Posts Tagged ‘Houston’

“Texas Officials Were ‘In Over Their Heads’ When They Struck Deals With Opioid Lawyers”

“You don’t auction professional services,” said Terry O’Rourke, assistant county attorney for Harris County (Houston), Texas, in charge of the opioid litigation, regarding the hefty 35% fee plus expenses the county has contractually agreed to pay to its contingency-fee outside counsel. Meanwhile, Dallas County for its representation in the same litigation “sets the contingent fee at the lesser of 12.5% or a “base fee,” calculated as four times hourly rates ranging from $900 an hour for partners to $200 for paralegals.” Some of the lawyers hired by Harris County have been active political donors: “It’s not uncommon for elected officials to hire their political allies for contingency fee work.”

Harris County’s contract with three outside law firms also requires the county to pay a fee based on its total recovery before expenses, while many municipal clients have negotiated more favorable deals in which the contingency fee is a percentage of the recovery after expenses….

The fact that some counties agreed to pay all of the expenses associated with their cases while others will pay fees net of expenses also shows a lack of sophistication and the potential for gamesmanship, [Cardozo emeritus professor and legal ethicist Lester] Brickman said. Lawyers in asbestos cases and securities litigation have been accused of double-billing and allocating the same expenses to multiple cases, and it can be difficult for individual clients to uncover wrongdoing unless they obtain records showing the overall distribution of expenses and recoveries – something lawyers rarely provide….

“Few of the cities and counties have required that the expenses claimed by the lawyers be detailed, including providing receipts and other supporting documents,” Brickman said. “There’s a possibility that some lawyers will emulate `The Producers’ and charge aggregate expenses that are in excess of actual expenses,” as has happened with asbestos litigation.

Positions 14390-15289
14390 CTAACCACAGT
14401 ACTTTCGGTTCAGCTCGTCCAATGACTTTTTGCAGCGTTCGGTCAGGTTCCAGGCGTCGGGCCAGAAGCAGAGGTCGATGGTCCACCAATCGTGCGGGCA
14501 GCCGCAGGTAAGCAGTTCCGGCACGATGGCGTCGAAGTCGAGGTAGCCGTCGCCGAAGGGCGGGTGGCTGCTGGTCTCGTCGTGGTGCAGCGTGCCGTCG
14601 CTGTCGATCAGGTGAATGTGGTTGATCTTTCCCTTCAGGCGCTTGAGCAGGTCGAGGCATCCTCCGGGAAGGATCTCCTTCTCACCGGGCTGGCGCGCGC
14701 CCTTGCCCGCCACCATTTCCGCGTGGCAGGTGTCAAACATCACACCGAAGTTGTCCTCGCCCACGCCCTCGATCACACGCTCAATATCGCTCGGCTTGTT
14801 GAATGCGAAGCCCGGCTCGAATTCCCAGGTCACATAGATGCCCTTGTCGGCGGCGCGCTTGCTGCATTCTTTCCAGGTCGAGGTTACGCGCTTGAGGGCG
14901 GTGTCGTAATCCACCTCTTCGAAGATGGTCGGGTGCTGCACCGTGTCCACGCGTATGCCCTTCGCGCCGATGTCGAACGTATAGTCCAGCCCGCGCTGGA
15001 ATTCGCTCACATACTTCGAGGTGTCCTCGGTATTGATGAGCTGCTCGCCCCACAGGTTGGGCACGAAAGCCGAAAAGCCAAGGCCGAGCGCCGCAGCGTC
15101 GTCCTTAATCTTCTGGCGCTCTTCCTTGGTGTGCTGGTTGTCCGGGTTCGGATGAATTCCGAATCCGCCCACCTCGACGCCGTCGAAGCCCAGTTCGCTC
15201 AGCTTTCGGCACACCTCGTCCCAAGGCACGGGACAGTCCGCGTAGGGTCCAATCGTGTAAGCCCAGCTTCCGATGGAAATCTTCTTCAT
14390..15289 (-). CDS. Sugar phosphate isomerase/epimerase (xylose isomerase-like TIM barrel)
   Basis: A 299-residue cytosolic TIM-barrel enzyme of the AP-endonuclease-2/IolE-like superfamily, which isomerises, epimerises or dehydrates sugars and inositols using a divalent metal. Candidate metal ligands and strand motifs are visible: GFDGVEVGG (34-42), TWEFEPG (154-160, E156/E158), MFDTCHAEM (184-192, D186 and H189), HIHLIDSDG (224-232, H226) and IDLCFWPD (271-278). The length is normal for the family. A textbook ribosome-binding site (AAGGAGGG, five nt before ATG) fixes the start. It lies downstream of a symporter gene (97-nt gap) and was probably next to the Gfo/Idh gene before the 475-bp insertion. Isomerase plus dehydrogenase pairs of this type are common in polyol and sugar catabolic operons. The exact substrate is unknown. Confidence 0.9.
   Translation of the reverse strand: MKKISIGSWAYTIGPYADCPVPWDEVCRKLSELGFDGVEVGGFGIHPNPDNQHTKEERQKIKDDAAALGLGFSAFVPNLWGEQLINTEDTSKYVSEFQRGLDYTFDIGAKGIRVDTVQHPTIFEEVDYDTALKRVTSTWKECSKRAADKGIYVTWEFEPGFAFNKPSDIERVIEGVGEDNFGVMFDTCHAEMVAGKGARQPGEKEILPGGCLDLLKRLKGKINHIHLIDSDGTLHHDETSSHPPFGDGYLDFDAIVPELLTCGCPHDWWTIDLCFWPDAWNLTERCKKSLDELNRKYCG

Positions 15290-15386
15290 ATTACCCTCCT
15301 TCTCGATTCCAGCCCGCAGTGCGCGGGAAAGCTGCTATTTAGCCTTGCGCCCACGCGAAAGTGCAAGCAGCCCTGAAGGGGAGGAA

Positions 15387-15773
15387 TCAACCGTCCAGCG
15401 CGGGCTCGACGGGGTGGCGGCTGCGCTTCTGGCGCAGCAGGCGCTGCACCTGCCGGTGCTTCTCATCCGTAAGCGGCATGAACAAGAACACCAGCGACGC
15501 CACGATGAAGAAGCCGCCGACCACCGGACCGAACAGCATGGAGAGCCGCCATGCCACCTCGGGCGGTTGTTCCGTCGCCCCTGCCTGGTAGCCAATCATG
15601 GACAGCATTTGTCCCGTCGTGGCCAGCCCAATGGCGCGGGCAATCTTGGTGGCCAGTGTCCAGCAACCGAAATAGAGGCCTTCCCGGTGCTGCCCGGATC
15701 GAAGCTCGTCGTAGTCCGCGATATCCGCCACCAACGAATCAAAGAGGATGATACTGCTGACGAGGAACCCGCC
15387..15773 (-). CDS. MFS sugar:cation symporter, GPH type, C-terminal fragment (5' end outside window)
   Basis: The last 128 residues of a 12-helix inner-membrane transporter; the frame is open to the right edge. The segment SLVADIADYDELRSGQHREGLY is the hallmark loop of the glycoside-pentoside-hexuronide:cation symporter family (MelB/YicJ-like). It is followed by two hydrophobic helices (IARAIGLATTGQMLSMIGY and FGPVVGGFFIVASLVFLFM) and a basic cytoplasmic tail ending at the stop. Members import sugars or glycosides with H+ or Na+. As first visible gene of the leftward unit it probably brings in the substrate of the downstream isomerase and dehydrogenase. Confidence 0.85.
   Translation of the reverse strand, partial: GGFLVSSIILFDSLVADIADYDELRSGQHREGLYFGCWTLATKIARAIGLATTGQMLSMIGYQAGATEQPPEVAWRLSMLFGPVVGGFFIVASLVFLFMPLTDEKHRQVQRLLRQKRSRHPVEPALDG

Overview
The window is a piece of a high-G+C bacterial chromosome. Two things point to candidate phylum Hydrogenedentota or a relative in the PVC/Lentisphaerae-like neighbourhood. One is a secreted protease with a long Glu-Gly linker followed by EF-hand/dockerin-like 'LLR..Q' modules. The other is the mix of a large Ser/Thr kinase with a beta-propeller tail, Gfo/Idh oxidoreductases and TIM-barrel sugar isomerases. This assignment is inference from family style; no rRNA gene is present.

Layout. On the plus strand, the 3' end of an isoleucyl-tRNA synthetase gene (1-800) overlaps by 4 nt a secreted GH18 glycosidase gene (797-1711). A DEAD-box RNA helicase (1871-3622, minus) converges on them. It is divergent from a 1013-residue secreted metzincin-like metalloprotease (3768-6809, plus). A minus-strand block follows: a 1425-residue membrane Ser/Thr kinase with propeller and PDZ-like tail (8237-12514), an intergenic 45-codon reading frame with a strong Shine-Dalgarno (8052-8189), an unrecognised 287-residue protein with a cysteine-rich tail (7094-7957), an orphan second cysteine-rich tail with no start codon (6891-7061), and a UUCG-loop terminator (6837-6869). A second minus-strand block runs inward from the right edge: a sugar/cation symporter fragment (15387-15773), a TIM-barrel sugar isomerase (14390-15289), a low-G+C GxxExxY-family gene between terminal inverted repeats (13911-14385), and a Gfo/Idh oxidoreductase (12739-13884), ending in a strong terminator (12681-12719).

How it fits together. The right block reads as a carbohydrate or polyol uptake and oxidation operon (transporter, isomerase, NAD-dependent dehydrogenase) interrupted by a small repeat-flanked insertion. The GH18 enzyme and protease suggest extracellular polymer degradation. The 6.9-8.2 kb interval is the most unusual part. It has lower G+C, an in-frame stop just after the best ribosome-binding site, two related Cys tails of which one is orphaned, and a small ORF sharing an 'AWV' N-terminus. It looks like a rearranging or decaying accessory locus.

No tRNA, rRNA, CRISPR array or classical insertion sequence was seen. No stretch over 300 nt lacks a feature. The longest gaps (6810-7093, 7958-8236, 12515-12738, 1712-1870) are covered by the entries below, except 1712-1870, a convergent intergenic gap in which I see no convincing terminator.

[Daniel Fisher, Legal Newsline/Forbes]

Land use and real estate roundup

  • Political fight brewing in California over ballot initiative that would pave way for bringing back rent control [Michael Hendrix, City Journal]
  • “Metes and bounds” method of describing legal property boundaries has been much derided, but new archival research from American colonial period suggests its benefits then were greater and costs lower than might appear [Maureen (Molly) Brady, SSRN, forthcoming Yale Law Journal] Just for fun: street grid orientation (or lack thereof) in major cities expressed as polar charts [Geoff Boeing]
  • “Alexandria, Virginia Gets Housing Affordability Wrong” [Vanessa Brown Calder, Cato]
  • Houston does not zone but it does subsidize deed restrictions. Is that good? [Nolan Gray, Market Urbanism]
  • Great moments in historic preservation: “Silver Lake gas station moves toward landmark status” but connoisseurs say it’s not nearly as choice as the three service stations previously landmarked in L.A. [Curbed Los Angeles]
  • “America’s Ugly Strip Malls Were Caused By Government Regulation” [Scott Beyer]

“How Washington Made Harvey Worse”

“A federal insurance program made Harvey far more costly—and Congress could have known it was coming.” [Michael Grunwald, Politico, more] And from July, “Reforming the National Flood Insurance Program: Toward Private Flood Insurance” [Ike Brannon and Ari Blask, Cato Policy Analysis]

More: “Lack of Zoning Is Not Houston’s Problem” [Vanessa Brown Calder, Cato; Nolan Gray, CityLab]

March 29 roundup